9 times out of 10, you are better off submitting a resume. Hong Kong is a fast paced environment, so employers will appreciate brevity and clarity over long-winded and CVs. If you do have any additional information or working documents that won’t fit within the resume, include these in an appendices section.
2. Building an impressive resume section-by-section
The right things in a resume can be the factor that differentiates resumes that get tossed aside or those that prompt the hiring manager to call you in for an interview. So, it’s critical to include only the most relevant and impressive information, as outlined below.
2.1 Contact Information
Make sure to include all, and the most up-to-date, contact information. This includes permanent address, phone number, email, and possibly a LinkedIn or personal website address if relevant. If you possess a valid visa to work in Hong Kong, state that in this section as well. It is one little fact that can easily put you one step ahead of the competition.
2.2 Summary Section
Summarize your resume in 2 to 3 short sentences. Ensure that you are touching upon each of the items listed in the job description, as these are the points they will be looking to match up as they select candidates for interview.
2.3 Relevant skills
List all of the skills you think a teacher should have. You can go as concrete or as high level as you want with this. But commit it to paper. Look at the job description again and add any new requirements that jump out at you. Now think about the skills you have, and the experiences, anecdotes, or qualifications that directly or indirectly relate to these skills.
2.4 Professional Experience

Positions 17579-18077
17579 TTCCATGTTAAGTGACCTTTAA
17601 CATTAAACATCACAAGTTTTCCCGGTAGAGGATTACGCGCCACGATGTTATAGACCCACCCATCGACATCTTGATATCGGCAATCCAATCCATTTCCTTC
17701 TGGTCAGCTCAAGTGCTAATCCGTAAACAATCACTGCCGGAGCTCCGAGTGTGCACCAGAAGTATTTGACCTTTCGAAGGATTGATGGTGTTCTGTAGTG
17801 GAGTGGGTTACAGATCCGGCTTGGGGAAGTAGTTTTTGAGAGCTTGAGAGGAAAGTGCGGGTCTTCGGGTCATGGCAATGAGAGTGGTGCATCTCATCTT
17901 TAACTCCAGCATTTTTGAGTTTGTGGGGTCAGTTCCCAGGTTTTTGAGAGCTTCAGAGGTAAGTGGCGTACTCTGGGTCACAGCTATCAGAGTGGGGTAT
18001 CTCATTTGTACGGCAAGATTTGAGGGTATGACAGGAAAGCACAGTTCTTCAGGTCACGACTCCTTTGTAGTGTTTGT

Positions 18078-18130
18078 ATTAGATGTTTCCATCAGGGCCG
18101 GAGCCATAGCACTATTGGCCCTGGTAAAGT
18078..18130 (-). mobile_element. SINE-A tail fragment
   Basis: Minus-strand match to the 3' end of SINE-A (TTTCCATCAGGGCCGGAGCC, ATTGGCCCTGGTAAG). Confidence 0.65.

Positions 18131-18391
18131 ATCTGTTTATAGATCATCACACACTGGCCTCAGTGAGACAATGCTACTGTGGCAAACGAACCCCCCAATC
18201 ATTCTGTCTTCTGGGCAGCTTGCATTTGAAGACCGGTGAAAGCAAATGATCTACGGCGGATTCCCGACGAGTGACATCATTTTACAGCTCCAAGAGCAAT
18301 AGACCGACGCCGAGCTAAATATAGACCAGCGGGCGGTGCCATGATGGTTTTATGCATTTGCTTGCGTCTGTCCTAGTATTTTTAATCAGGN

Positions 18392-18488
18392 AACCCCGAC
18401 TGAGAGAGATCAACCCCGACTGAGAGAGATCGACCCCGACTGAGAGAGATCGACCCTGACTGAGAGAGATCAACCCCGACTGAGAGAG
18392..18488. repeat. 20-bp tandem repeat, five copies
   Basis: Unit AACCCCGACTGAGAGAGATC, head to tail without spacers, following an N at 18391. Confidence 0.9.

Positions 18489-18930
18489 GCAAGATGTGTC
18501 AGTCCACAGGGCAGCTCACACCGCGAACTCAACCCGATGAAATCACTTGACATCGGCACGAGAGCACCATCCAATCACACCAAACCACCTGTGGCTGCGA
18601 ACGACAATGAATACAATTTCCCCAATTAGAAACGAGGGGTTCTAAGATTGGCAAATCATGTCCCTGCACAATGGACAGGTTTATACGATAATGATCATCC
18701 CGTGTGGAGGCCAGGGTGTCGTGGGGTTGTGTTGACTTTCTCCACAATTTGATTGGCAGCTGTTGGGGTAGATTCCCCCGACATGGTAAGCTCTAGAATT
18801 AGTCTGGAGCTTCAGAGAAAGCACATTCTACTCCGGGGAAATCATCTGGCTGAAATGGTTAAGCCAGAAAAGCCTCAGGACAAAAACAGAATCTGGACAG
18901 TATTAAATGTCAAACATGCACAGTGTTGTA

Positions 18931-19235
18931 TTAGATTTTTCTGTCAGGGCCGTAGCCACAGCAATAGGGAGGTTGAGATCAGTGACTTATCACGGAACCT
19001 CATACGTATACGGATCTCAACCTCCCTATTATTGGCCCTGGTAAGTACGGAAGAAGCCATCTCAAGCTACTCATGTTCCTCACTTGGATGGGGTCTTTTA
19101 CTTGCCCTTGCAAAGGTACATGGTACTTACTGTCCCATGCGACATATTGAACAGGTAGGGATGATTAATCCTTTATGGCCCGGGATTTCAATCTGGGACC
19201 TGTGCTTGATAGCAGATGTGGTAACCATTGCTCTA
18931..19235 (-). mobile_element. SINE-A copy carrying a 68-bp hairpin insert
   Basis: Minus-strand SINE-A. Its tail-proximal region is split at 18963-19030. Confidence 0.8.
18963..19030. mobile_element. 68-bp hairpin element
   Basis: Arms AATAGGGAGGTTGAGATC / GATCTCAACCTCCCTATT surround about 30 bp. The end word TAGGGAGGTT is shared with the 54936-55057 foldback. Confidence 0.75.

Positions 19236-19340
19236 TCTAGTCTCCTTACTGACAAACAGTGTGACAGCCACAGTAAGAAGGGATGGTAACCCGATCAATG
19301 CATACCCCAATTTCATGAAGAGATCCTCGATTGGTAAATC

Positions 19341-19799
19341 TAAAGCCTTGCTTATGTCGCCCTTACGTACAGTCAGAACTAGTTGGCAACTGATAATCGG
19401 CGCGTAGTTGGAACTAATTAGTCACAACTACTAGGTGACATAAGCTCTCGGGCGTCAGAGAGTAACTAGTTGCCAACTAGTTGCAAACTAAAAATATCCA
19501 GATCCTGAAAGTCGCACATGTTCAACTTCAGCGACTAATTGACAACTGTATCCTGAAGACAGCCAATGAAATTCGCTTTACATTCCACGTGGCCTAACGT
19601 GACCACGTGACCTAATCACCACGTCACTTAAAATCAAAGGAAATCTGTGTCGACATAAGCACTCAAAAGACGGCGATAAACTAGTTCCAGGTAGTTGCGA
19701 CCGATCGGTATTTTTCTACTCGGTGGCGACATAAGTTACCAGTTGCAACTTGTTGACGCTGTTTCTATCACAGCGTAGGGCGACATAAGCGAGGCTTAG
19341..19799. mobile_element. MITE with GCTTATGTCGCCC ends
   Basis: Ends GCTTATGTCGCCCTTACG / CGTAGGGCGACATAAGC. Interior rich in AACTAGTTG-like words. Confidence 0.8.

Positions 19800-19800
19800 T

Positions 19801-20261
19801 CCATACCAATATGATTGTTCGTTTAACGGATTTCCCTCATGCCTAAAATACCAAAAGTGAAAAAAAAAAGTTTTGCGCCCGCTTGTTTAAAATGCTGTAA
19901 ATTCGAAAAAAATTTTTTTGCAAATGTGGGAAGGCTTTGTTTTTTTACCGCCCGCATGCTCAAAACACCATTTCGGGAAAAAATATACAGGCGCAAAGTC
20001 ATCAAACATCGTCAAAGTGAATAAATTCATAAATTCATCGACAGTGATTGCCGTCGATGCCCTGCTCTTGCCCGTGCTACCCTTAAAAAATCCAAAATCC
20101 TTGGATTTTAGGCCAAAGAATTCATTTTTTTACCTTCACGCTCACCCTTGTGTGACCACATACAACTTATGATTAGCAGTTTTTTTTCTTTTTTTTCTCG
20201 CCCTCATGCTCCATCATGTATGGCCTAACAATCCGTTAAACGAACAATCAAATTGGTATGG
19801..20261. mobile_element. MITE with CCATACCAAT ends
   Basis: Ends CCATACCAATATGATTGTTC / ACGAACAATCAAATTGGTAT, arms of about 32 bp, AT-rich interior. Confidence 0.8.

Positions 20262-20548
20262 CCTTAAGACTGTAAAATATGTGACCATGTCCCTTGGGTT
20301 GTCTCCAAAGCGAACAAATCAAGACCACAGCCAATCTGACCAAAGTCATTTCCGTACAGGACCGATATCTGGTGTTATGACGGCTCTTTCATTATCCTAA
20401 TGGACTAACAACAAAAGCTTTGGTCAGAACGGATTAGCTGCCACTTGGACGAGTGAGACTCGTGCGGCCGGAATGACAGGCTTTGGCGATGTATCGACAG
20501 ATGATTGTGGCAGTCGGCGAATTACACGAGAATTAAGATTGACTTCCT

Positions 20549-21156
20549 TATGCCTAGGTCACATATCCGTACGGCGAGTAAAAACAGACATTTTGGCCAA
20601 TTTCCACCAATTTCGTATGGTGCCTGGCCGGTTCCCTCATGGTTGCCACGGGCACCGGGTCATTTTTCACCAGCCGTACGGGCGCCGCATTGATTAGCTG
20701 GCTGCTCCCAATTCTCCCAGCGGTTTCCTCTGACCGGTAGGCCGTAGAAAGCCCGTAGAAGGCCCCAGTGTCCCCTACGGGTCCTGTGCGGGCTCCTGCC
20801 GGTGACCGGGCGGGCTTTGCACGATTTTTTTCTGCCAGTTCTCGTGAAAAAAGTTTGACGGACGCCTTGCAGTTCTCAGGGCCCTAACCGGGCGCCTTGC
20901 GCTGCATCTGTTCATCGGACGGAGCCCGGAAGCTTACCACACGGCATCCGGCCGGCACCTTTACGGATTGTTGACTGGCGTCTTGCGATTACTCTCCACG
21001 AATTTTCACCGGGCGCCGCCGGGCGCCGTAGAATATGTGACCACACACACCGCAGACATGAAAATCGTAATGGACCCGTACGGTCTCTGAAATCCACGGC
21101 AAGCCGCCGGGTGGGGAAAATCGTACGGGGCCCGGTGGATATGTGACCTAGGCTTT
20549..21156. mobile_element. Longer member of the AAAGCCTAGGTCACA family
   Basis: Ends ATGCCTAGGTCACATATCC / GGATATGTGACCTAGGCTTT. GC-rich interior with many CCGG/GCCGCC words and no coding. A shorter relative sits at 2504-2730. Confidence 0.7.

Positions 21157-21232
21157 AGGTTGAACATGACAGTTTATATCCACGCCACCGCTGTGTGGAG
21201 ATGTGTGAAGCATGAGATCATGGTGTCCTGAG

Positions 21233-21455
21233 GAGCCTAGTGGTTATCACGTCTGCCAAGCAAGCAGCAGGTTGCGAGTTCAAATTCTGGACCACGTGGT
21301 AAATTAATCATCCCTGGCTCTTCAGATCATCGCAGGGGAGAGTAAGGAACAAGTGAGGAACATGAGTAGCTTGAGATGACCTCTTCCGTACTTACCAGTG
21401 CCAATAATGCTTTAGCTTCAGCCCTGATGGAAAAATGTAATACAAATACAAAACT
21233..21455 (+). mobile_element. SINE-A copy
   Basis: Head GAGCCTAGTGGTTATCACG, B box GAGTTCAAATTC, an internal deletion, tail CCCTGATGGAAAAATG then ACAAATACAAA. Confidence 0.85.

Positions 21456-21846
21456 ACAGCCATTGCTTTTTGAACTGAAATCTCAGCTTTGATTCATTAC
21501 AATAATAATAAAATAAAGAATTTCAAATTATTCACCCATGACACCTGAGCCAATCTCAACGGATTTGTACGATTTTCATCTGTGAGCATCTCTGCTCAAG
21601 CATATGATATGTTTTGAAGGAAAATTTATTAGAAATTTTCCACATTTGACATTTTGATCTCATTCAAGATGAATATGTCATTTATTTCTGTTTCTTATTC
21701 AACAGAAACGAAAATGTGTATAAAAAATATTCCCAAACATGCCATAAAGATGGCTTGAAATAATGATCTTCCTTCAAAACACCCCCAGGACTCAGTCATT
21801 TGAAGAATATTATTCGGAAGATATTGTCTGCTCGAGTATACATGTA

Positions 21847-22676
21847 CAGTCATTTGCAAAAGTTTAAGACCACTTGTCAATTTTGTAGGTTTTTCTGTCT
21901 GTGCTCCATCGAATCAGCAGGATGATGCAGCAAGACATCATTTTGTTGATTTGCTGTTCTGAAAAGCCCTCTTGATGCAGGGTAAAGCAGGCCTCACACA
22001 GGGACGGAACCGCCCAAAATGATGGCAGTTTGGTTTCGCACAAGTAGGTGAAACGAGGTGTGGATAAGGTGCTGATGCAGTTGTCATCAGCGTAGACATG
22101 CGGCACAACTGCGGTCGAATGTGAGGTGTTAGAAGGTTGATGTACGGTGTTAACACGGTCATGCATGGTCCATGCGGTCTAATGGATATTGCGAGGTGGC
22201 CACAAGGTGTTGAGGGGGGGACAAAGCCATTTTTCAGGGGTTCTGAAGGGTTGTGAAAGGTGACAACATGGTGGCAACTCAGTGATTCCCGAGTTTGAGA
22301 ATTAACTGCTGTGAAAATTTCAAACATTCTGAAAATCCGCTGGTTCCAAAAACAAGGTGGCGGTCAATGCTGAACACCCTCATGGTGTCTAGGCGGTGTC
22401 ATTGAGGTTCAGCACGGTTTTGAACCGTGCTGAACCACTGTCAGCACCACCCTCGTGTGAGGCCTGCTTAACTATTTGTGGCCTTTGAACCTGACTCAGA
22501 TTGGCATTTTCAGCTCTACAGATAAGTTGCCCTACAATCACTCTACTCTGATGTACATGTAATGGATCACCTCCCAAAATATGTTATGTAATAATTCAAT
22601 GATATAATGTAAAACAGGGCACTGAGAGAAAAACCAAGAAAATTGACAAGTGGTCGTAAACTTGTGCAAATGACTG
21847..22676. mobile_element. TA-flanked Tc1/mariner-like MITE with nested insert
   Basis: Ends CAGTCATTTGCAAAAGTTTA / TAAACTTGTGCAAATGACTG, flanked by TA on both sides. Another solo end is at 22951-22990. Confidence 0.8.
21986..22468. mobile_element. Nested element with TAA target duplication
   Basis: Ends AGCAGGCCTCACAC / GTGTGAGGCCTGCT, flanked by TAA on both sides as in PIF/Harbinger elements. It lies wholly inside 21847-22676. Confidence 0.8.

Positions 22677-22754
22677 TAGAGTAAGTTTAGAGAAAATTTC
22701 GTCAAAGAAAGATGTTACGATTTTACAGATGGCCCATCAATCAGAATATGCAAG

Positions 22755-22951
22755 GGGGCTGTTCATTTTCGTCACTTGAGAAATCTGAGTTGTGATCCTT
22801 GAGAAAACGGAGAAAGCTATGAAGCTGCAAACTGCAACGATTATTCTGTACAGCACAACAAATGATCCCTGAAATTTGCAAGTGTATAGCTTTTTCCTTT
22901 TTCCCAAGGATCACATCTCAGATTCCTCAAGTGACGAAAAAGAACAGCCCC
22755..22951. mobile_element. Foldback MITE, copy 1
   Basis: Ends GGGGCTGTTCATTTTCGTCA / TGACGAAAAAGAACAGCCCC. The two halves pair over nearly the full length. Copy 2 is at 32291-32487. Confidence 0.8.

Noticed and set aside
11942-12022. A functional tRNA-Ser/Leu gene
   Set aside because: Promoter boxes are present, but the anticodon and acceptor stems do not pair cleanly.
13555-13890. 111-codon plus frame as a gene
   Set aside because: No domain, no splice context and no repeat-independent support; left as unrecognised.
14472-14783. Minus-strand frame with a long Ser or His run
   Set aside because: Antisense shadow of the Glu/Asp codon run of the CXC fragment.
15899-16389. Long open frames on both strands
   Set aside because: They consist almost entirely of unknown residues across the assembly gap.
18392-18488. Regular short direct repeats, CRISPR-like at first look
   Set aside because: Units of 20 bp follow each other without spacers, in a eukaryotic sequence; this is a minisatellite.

As a teacher you’re going to be judged on your output. Some of these items may not be quantifiable. But one thing that can be is – student grades and achievements! So focus on how your past teaching experience helped to improve your students’ English in various ways.
Think also of the extra classes and after school homework clubs you helped organize. Was there a particular school play, spelling content or new language program you had initiated or executed? List examples not only of how you took the lead, but how it achieved tangible results.
2.5 Education Background
One of the stipulations for obtaining a working visa in Hong Kong is that you hold a degree, with preference given to professionally relevant subjects. As such employers will be looking at the Education section with an eye on how easy it would be for you to meet the requirements.
Perhaps it goes without saying, but it serves as a necessary reminder. Before you dive into teaching in Hong Kong, it is worthwhile to first set out and obtain the relevant teaching qualifications. In addition to becoming a better teacher, and honing your craft, better qualifications also crosses over into higher pay.
3. Taking your resume from impressive to outstanding